Greg Archer: Can you share a few things you learned from her ... about life, about the craft, or anything else?

Vicki Lawrence: It's hard not to learn from Harvey and Carol--just by osmosis. You're watching the best of the best do what they do and you get that timing drilled into your brain. Carol had a leg up, but she had a show to run. She had a lot of her plate every week. I have to say it was really Harvey who took me aside and mentored me, and taught me most everything I needed to know about comedy. He worked with me on dialects and prompts, and he would explain to me who I was in a certain movie takeoff, because I was so young I hadn't seen some of them. He was just very patient and nurturing. In the beginning he said, "Forget stage right and stage left, you can't even find a toilet!" [Laughs]

Greg Archer: And what about Carol?

Vicki Lawrence: From Carol, I learned from watching her. I learned how the business of show business should be run, because there definitely is a trickle down, and she is so special and giving. I feel I learned from the best.

In this special, we learn about Carol's favorite sketches, but how about yours?

Vicki Lawrence: Well, everybody still talks about that "dress" she wore in the "Went With The Wind" sketch, but I think [the character] Chrissy was pretty damn funny. I'm just saying. She was pretty fun to play. And, well, the character of Mama. That was a gift from Carol. She didn't want the part. That was an incredible part.

Greg Archer: Initially, the role of Mama was written for Carol?

Vicki Lawrence: Yes. But Eunice spoke to her. The writers were extremely upset because they had written this beautiful homage to their dysfunctional families--they both hated their mothers. [Laughs] They had written this beautiful piece and so when Carol said she wanted me to play Mama, they were doubly upset. And when she said that she wanted to do it Southern, and they said, "You've ruined it." They actually walked out of the rehearsal hall. Carol said, "Well, this is the way I think it needs to be done," and well ... we know what happened.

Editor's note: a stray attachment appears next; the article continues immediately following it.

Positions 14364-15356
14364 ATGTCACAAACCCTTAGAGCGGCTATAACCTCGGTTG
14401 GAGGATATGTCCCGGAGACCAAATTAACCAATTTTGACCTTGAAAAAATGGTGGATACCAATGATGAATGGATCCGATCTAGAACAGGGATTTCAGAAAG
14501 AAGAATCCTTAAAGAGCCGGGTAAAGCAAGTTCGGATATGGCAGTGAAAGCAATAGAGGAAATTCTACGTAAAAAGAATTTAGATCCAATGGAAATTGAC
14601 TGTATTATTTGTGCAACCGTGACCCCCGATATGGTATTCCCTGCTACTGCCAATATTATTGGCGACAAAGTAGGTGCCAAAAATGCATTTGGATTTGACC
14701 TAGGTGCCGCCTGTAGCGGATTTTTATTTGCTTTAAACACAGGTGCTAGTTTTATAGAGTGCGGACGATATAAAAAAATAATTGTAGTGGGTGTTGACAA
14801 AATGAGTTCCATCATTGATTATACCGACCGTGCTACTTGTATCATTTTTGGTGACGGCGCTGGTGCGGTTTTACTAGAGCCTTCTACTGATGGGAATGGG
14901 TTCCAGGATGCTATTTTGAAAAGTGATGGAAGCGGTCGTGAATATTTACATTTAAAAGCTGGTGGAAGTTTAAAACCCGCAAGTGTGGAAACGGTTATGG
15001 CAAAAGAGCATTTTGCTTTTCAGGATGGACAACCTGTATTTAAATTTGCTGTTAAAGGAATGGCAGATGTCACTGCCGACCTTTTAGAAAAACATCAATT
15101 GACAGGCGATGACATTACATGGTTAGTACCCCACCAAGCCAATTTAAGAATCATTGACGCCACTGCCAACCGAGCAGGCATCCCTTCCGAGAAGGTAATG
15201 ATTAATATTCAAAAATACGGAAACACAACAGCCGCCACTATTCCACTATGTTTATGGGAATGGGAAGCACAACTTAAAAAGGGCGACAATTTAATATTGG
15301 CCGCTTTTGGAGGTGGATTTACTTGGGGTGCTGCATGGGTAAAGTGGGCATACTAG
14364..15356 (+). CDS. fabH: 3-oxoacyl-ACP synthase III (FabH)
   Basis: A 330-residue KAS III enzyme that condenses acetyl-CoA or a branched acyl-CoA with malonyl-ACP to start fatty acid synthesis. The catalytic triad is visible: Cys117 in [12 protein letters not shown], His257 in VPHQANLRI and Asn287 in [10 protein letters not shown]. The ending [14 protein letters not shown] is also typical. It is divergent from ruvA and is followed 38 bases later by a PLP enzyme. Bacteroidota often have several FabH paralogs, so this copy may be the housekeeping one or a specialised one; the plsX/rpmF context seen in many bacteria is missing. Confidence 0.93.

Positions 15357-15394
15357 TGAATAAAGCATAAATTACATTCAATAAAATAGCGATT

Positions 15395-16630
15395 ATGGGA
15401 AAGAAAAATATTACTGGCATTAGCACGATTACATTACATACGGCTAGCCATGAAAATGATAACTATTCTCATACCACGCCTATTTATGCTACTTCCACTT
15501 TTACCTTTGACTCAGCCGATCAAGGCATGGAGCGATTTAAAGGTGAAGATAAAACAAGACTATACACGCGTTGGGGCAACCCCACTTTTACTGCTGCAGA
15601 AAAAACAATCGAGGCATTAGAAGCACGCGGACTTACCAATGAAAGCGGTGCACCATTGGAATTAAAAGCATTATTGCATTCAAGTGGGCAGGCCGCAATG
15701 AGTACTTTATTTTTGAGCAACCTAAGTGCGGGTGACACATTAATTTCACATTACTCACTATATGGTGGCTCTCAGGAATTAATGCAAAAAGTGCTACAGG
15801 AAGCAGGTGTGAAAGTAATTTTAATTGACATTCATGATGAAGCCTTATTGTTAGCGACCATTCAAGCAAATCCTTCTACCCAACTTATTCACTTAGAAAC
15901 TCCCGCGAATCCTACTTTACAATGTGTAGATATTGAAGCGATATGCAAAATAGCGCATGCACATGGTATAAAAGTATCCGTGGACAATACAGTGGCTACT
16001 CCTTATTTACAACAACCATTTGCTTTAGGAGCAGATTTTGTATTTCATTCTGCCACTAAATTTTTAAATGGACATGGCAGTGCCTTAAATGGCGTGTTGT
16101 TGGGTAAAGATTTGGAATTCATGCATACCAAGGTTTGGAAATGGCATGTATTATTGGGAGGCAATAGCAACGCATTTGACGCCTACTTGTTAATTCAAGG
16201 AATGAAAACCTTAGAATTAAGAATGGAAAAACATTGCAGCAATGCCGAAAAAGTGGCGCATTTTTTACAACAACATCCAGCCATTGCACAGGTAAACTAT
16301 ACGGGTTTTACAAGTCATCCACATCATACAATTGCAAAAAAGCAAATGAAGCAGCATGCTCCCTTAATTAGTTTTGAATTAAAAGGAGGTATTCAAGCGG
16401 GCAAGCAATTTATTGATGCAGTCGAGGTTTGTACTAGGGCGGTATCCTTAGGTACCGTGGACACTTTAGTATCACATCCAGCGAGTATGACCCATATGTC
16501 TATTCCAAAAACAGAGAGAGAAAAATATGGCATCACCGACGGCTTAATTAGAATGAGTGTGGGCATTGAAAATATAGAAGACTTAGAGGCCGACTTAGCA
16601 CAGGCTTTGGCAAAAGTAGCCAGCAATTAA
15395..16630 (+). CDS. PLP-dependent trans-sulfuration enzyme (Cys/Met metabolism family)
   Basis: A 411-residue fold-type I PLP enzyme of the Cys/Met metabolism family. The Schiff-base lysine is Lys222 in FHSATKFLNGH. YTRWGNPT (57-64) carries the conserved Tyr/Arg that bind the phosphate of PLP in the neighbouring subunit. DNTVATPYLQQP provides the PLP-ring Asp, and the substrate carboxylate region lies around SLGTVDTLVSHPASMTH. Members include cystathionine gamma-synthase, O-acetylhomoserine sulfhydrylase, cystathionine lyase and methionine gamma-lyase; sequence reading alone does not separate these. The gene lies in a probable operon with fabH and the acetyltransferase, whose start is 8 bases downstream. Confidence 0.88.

Greg Archer: You must get asked a lot about playing Mama. Is there anything we don't know about her? How was that for you?

Vicki Lawrence: Harvey said to me one time, "Any character you play is a part of you." And I have often said this, and my husband looks at me cross-eyed, because it's his worst nightmare to one day roll over in the bed and Mama will be there-- instead of me. But I often said that Mama really lived in my gut somewhere. I understand that lady perfectly. She has grown and changed into a great character.

Greg Archer: Yes. She did evolve from those initial sketches.

Vicki Lawrence: And that was Harvey's doing, too. Because she was one-dimensional in the beginning and very mean on the sketch show. I mean, some of those pieces were tearjerkers, and when we went to sitcom, we did two episodes, and I went: "Something is wrong, this doesn't feel funny." I begged them to bring Harvey in to help. And he said, "Well, you can't expect people to come home after a hard day's work, pop open a beer and watch this old lady scream and yell for a half-hour. She now has to be silly; she has to laugh." And I remember saying to him, "I don't think she's hardly ever smiled." He said, "She is you; you are she. You know this about your character."

Greg Archer: He was responsible for setting her loose?

Vicki Lawrence: He was. He was responsible for turning her into the little peacock she became.

Greg Archer: Any talk of another reunion show?

Vicki Lawrence: I don't think Carol would do that again -- not without Harvey. It's hard to capture it again. Even after the first reunion, we looked at each other and thought, "How the hell did we do this every week?" We put together a remarkable production. And it just ran like a top.

Greg Archer: So, what do you love most about comedy? About performing?

Vicki Lawrence: Making people laugh. Oh yeah. Yeah. I think its such a gift. Because there just is not enough of it. People are so--especially now--damn serious! I go out and speak to women's groups all the time, and I say, guys, you gotta laugh, and find the humor in things. You gotta pass it on. If you don't laugh in this world, you're going to slit your wrists, and if you're a mother, like I am, you're gonna have to clean up the mess. [Laughs] And if you are a person that make people laugh ... well, that's pretty special. So... laugh!

"Carol Burnett's Favorite Sketches" airs nationally at 9 p.m. ET (check local listings) June 3 on PBS.